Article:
“Jesus wept.” John 11:35
“Compassion literally means to feel with, to suffer with. Everyone is capable of compassion, and yet everyone tends to avoid it because it’s uncomfortable. And the avoidance produces psychic numbing – resistance to experiencing our pain for the world and other beings.” Joanna Macy
LGBTQ+ people around the world experience exclusion, economic insecurity and violence because of who they are. While it is essential to eradicate the external narratives that threaten the civil rights of queer people, we must also attend to painful internalized narratives often formed by or hiding behind religious beliefs. I am regularly swept up in a cascade of tears when I hear of yet another queer child of God suffering at the hands of the church.
If not for Jesus, I might’ve never learned that lamentations are part of our sacred narrative.
One of the most surprising moments of the Gospel is when we witness Jesus weeping before raising Lazarus from the dead. If we take the Lazarus story at first glance, we might be satisfied with a miracle story, the exhibition of God’s power in the incarnation of Jesus. Is this the whole meaning of this story? Perhaps.
The culture of mourning explored throughout the bible – the highly ritualized wailing and mourning is the state in which Jesus finds the community when he finally arrives in Bethany. Martha is bold – “Where were you? You could have stopped this!” Jesus is clear and resolute with Martha that her brother will live again this day, not in the end times but today. But, when Jesus encounters Mary, and the throng of mourners he is greatly disturbed in spirit and deeply moved. Jesus, our God revealed, weeps. Jesus, who knew he would raise his friend from death, wept.
Without the Lazarus story I might be ashamed of my own tears.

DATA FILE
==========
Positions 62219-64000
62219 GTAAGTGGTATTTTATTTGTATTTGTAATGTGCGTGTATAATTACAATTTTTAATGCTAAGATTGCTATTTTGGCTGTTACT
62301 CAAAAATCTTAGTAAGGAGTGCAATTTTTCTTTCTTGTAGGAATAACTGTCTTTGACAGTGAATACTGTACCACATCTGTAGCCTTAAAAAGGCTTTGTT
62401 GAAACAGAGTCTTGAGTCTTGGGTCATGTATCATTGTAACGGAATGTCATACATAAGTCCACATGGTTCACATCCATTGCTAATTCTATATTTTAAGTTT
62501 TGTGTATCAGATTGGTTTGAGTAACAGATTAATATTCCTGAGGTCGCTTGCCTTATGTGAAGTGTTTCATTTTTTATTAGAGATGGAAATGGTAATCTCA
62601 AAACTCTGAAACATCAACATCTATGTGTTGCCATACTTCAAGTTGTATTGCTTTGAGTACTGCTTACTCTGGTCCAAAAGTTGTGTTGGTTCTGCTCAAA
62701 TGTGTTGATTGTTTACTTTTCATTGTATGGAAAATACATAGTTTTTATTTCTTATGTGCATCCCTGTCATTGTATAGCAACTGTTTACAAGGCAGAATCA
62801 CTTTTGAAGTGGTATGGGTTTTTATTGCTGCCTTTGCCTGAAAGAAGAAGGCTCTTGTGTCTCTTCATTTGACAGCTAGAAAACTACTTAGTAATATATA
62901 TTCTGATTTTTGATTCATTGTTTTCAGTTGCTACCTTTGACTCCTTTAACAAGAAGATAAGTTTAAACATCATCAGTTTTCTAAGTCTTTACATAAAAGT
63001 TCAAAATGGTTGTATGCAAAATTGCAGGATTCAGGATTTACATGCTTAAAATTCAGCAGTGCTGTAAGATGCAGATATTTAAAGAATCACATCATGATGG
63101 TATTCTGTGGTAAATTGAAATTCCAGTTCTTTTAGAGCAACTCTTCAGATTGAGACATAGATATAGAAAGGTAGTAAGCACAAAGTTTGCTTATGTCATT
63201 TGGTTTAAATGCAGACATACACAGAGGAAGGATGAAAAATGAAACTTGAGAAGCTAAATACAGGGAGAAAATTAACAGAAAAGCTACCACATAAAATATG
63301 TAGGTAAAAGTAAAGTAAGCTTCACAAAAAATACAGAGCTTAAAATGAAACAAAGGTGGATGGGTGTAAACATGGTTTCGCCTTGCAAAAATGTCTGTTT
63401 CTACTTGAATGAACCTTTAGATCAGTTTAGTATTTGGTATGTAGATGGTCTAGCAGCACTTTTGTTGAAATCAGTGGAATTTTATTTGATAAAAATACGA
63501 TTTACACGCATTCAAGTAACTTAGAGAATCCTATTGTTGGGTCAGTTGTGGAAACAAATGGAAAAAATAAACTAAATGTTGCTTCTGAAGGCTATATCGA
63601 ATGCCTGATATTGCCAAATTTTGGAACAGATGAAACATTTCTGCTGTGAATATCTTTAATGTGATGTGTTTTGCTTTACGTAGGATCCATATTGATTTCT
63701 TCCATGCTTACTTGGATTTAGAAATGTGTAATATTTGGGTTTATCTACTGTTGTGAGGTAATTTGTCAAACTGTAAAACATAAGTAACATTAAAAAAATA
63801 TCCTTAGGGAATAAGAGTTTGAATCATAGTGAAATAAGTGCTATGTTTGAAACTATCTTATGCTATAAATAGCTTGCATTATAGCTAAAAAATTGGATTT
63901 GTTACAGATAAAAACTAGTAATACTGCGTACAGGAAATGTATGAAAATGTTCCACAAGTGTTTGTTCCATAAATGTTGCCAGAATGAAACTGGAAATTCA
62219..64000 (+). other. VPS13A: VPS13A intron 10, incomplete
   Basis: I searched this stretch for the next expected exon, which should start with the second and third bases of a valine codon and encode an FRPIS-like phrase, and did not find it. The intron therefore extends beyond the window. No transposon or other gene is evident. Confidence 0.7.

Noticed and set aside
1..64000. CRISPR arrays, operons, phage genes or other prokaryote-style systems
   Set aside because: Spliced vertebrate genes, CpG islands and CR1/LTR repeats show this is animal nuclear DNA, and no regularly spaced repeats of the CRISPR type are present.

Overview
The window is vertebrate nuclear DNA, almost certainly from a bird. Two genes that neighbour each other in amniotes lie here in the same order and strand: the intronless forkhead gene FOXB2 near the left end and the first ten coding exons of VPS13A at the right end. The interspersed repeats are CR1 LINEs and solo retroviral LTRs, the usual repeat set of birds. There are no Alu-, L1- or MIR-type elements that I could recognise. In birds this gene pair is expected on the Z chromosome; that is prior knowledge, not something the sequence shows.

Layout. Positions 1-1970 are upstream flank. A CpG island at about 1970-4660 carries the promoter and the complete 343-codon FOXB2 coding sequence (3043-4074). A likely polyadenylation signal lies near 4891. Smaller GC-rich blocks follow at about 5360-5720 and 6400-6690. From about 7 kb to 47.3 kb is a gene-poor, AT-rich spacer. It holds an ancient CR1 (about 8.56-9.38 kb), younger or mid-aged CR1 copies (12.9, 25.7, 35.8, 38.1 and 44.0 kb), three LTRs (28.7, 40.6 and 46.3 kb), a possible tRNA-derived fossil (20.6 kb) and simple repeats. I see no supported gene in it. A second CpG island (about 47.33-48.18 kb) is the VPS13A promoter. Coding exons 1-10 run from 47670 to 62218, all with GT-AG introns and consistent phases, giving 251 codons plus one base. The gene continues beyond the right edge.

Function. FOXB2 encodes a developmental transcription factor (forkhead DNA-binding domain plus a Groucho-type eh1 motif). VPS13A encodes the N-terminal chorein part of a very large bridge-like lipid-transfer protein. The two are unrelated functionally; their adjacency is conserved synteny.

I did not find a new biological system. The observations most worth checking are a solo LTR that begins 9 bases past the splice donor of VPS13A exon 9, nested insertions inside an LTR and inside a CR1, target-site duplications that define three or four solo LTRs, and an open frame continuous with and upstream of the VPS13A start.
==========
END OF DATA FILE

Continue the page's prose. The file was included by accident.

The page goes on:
As Thomas Merton puts it, “Jesus is the theology of the Father, revealed to us.” Jesus, fully God and fully human, is our best chance to understand God. So, what does it tell us about God when Jesus weeps? The Gospel of John gives us a picture of Jesus was fully aware and intent – in control of every aspect of His ministry including his own crucifixion. So why on earth would Jesus weep if he knew for certain that his beloved friend would live again this day? Could it be that Jesus was simply moved to tears by the overwhelming scene of mourning with Mary clinging to his feet in despair? Yes, that is part of it – for Mary could not see beyond her despair – Mary who could not grasp hope even as she clung to the very presence of God.
The grief that took hold of Jesus, that took hold of God, tells us about God’s compassionate heart for sharing our suffering, from the very beginning and in every moment of our human being.
The true miracle of the Lazarus story is that God took into God’s self the depth of our suffering in a new way – and wept.
The practices I lift up here will be invitations to honor the pain you have felt, do feel and may feel again. When we honor our pain, rather than shut it up and shut down, we give ourselves and others the gift of compassionate hearts.
God of the water and light, hold in your heart
these things released unto you.
Grant me radical hope in the promise of love
stronger than past, present or future suffering.
Embolden my heart to cooperate with you
In embracing the shimmering rainbow of your grace.